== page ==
The binomialRF R package is freely available on GitHub and has been submitted to BioConductor, with all associated documentations and help files.

Github: https://github.com/SamirRachidZaim/binomialRF

BioConductor: binomialRF

## 1 Introduction

Recent advances in machine learning and data science tools have led to a revamped effort for improving clinical decision-making anchored in genomic data analysis and biomarker detection. However, despite these novel advances, random forests (RFs) [1] remain a widely popular machine learning algorithm choice in genomics given their ability to i) accurately predict phenotypes using genomic data and ii) identify relevant genes and gene products used to predict the phenotype. Literature over the past twenty years has demonstrated [2-9] their wide success in being able to robustly handle the “P ≫ *N*” issue where there are more predictors or features “*P*” (i.e., genes) than there are human subjects “*N*” while maintaining competitive predictive and gene selection abilities.

However, the translational utility of random forests has not been fully understood as they are often viewed as “black box” algorithms for physicians and geneticists. Therefore, a substantial effort over the past decade has focused around “feature selection” in random forests [5, 6, 10-14] in order to better provide explanatory power of these models and to identify important genes and gene products in classification models. **Table 1** demonstrates the two major classes of feature selection techniques: i) permutation-type measures of importance and ii) heuristic rankings without formal decision boundaries (i.e., no p-values). The second and third columns in **Table 1** indicate where each method falls. These feature selection techniques have been widely used in biomarker discovery by the bioinformatics community as an alternative to classical statistical techniques and have shown promising results in identifying single gene products. However, these techniques do not easily scale computationally nor memory-wise for identifying molecular interactions, limiting their translational utility in precision medicine. To meet this need, we propose the *binomialRF* feature selection algorithm, a wrapper feature selection algorithm that identifies significant genes and gene sets in a memory-efficient and scalable fashion. Building from the ‘inclusion frequency”[15] heuristic feature ranking, binomialRF formalizes this concept into a binomial probabilistic framework with measures of p-values and extends to identify gene set interactions of any size. The main algorithm is presented in Section 2 while the extension to identify interactions is presented in Section 3. A section on theoretical computational complexity is presented in Section 4, while applications in numerical analyses and case studies evaluate its utility in Sections 5 and 6. The discussion, limitations, and concluding sections are presented in Sections 7-9.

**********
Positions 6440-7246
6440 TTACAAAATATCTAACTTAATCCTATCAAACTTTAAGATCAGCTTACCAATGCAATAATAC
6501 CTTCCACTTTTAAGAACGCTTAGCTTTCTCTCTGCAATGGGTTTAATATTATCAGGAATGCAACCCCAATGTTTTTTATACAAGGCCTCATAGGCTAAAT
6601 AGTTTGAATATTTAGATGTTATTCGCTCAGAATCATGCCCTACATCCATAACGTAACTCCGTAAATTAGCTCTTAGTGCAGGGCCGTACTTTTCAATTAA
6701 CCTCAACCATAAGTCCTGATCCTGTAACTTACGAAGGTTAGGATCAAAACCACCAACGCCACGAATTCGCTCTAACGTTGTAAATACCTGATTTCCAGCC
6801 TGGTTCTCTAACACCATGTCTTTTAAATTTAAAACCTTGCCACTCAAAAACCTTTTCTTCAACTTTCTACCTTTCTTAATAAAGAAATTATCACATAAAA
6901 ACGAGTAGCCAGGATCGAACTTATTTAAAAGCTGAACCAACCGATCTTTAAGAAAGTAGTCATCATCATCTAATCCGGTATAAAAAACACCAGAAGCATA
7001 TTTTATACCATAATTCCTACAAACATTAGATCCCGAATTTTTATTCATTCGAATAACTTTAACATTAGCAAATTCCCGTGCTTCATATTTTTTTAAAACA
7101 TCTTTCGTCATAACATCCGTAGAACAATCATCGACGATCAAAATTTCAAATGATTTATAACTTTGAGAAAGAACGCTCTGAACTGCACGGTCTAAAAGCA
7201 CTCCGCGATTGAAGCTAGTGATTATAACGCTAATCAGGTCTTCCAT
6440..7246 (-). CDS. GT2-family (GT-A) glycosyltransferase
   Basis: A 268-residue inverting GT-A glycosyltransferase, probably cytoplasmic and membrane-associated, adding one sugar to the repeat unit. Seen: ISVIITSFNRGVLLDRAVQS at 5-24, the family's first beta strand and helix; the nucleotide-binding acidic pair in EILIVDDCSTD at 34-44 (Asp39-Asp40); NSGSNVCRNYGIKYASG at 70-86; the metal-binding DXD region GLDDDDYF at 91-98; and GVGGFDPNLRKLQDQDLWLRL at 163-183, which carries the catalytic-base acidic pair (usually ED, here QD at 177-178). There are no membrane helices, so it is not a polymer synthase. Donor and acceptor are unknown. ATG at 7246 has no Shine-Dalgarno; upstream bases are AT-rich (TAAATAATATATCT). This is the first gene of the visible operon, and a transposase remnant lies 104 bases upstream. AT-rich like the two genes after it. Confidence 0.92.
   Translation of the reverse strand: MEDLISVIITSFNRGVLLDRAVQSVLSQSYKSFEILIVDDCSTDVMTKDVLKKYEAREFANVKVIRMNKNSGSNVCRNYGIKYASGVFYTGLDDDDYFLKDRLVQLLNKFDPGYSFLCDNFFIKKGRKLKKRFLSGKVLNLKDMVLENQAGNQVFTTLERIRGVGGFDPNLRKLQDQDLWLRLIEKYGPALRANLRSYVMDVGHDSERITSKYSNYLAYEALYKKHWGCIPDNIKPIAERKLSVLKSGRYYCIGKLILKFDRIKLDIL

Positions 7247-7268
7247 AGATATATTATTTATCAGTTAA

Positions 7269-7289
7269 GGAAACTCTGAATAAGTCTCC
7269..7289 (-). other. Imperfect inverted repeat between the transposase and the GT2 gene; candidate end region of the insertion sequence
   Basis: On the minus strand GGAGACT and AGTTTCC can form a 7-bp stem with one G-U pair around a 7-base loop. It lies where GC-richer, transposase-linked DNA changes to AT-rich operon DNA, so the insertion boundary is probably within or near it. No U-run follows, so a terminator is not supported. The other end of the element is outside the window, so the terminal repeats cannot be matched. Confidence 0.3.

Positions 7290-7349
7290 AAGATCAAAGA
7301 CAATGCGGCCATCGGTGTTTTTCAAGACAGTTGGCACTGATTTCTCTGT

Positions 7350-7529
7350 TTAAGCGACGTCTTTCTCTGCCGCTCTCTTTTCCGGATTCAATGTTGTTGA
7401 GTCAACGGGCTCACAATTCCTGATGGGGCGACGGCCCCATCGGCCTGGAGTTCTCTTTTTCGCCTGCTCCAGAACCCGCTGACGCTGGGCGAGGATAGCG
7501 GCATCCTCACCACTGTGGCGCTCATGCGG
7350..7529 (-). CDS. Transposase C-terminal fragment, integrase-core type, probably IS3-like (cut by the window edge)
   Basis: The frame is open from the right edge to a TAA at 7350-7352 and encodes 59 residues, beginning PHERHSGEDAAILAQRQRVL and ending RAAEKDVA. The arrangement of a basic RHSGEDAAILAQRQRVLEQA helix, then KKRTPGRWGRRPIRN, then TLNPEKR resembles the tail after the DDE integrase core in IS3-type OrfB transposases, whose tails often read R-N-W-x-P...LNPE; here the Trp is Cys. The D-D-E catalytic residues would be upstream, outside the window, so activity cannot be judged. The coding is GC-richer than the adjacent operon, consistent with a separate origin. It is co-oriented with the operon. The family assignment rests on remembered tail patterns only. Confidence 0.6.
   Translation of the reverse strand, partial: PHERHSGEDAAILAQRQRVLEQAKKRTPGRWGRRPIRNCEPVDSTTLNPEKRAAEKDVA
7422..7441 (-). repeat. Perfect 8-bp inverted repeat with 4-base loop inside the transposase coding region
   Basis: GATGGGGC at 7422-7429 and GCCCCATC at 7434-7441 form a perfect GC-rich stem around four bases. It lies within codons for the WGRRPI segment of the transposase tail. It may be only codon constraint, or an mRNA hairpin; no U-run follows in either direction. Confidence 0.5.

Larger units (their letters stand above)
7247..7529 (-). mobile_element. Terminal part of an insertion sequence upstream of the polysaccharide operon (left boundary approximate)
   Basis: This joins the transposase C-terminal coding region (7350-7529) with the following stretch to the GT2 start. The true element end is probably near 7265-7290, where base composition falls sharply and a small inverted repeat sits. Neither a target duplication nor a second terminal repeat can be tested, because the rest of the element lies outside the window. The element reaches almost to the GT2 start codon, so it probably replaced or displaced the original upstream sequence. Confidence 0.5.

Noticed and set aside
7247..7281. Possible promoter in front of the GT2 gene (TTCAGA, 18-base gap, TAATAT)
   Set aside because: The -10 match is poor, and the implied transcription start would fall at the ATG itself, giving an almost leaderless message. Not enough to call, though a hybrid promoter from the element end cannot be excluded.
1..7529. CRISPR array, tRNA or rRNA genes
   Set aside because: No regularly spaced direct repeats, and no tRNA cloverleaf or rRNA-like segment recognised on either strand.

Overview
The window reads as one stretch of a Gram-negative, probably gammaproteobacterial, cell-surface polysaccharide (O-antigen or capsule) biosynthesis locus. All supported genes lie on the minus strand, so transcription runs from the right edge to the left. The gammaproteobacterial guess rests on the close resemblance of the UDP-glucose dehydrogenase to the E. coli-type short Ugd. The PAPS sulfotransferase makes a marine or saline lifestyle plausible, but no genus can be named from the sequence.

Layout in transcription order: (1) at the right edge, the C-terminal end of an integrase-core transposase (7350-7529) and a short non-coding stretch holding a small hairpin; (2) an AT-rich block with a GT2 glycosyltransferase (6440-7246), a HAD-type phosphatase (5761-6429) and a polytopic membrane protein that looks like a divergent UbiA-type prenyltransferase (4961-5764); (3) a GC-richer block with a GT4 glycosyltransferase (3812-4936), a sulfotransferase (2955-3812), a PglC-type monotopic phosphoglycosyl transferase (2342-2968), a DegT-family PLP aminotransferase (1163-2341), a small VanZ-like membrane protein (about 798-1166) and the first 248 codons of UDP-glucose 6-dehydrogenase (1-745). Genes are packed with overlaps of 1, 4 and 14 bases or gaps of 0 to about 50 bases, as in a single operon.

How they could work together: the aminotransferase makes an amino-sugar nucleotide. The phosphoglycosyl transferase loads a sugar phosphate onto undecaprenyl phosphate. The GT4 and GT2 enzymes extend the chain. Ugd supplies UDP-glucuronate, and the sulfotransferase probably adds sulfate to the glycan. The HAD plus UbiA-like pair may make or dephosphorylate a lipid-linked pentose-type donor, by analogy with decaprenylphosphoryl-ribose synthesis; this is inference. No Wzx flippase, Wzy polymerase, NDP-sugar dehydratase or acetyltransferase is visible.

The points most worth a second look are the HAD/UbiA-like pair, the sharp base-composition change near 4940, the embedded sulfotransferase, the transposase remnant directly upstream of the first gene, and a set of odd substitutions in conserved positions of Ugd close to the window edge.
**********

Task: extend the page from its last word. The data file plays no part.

## 2 binomialRF: Identifying main effects

### 2.1 Problem Set-up and Notation

The binomialRF algorithm is a feature selection algorithm designed to develop classifiers in genomics datasets. Datasets are noted as ** X** and are comprised of

**subjects (usually < 1,000) and**

*N***genes in the genome (usually**

*P**P*> 20,000 expressed genes). Genomics data represent the traditional “high-dimensional” setting where there are many more features than there are samples (e.g., “

*P*≫

*N*”). In binary classification settings, the outcome variable

**, differentiates the case and control groups (i.e., “healthy” vs. “tumor” tissue samples).**

*Y*In linear and generalized linear models (hereinafter termed “linear models”), there is a major assumption of linearity (in coefficients) in which either *E*[*Y*|*X*] = *Xβ* or *E*[*Y*|*X*] = *g*(*Xβ*), where the *E* operator denotes the “expected value” and *g* is a link function (e.g., logistic or probit for binomial regression), and *β* is a coefficient vector. Linearity assumptions are often inflexible and many times unjustified, resulting in suboptimal classification performance. Furthermore, linear models offer restrictive results when performing feature selection in the presence of high-dimensional data (“*P* ≫ *N*”) since linear models saturate at *P* = *N*, rendering powerful algorithms such as the LASSO[16] and elastic net [17] ineffective as they cannot identify additional features (genes) after saturation. In other words, if a genomics classifier requires a 1,000 gene signature to effectively predict classes, but there are only 100 subjects in the study, the LASSO and elastic net will at most select 100 genes out of the 1,000 gene signature, effectively missing the remaining 900. Similar limitations occur for other penalized regression strategies like the group LASSO[18].